Any organization not explicitly right-wing sooner or later becomes left-wing.
– Robert Conquest
David Frum has a proposed State of the Union Address at Esquire.
There is perhaps no more striking progressive belief than the belief that bodies can be created through a political process but, once created, can operate independently of politics.
A moment of thinking with a coherent mind will render this proposition absurd, yet it is held by nearly everyone.
Frum (a Conservative Republican, we are told) uses a magic wand to create independence in two areas:
The Federal Reserve board is our most important recession-fighting tool. I am disturbed by recent attacks on the independence of the Federal Reserve. Like all the presidents since the creation of the Federal Reserve a century ago, I will defend the independence of the Federal Reserve.
The Fed, of course, is not independent in any meaningful sense. It’s enthralled with one particular ideology – Keynesianism – that enthrals mainstream economic opinion that is in turned governed by a close-knit group of academics and bureaucrats. The Fed cannot diverge from mainstream academic economic opinion, by definition as its leaders are selected from a pool of mainstream economists. Said opinion is determined largely by tenure committees and federal grants. Nothing about this process is independent in any meaningful sense. Independent bodies set up specific metrics for success and failure. The Fed does not. Independent bodies are held responsible for failure. The Fed is not. Perhaps most ironically, the Fed is "independent" in the sense that it is not held responsible for its failures – a perfect inversion of the real meaning of independence.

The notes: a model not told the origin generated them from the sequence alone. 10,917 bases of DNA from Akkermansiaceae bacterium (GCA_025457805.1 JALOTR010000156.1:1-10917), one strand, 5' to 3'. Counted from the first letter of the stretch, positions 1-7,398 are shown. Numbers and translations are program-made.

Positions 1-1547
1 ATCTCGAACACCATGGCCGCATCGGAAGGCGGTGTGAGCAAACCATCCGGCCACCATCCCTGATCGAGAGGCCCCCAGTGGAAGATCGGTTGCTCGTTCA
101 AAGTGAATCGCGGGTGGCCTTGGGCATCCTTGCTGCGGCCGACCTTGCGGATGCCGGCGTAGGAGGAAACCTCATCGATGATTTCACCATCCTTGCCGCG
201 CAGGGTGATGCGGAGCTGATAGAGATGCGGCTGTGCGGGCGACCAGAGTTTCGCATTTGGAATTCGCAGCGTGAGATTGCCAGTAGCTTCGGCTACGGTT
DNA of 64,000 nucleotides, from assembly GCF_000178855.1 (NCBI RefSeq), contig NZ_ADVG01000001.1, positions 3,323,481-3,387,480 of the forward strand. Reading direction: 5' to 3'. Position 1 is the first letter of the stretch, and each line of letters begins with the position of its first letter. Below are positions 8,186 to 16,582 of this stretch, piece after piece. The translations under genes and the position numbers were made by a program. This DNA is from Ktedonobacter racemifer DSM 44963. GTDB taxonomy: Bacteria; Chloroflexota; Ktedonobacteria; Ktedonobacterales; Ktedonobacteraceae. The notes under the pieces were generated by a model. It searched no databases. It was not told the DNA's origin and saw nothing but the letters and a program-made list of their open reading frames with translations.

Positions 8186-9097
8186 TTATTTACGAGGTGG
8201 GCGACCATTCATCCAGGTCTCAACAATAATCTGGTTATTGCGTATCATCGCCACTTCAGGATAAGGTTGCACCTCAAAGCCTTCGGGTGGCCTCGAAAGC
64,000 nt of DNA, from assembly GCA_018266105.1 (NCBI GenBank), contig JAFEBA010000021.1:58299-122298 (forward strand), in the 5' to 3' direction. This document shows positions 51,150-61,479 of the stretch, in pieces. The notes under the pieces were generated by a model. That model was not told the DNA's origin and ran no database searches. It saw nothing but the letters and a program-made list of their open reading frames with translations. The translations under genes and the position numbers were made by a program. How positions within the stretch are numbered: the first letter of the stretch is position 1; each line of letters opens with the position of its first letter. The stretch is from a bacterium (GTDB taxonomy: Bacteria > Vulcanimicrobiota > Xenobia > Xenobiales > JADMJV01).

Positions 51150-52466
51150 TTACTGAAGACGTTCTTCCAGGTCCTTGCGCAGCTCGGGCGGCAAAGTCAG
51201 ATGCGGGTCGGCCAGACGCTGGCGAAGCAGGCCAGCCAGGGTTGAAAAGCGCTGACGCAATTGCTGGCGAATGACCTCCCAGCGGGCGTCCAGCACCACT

On to Frum’s second example:
I propose that all revenues from gasoline taxes, aviation fees, and other similar sources be placed in a fund directed by an independent infrastructure bank. The bank would be permitted to issue bonds up to a certain level, too. Instead of Congress writing a highway bill every five years, the bank would develop a list of priorities — no politics allowed. I’d suggest we have seven directors of the bank. Three would be nominated by the president and confirmed by the Senate. Two would be nominated by a conference of the Republican state governors, two more by a conference of the Democratic state governors. The directors would serve fixed and overlapping terms.
I swear that this is what he is actually proposing – it is not a reactionary parody of something a progressive would propose.
We have 7 members of the Board. Three are appointed by politicians of one sort. Two are appointed by politicians of another sort and the remaining two are appointed by politicians of yet another sort. When you shake that up, what do you get? Politics cubed? Nope, you get the absence of politics, according to Frum.
Maybe if the independent infrastructure bank had existed before Robert Byrd died, he would have retired from the Senate after being appointed to the Board.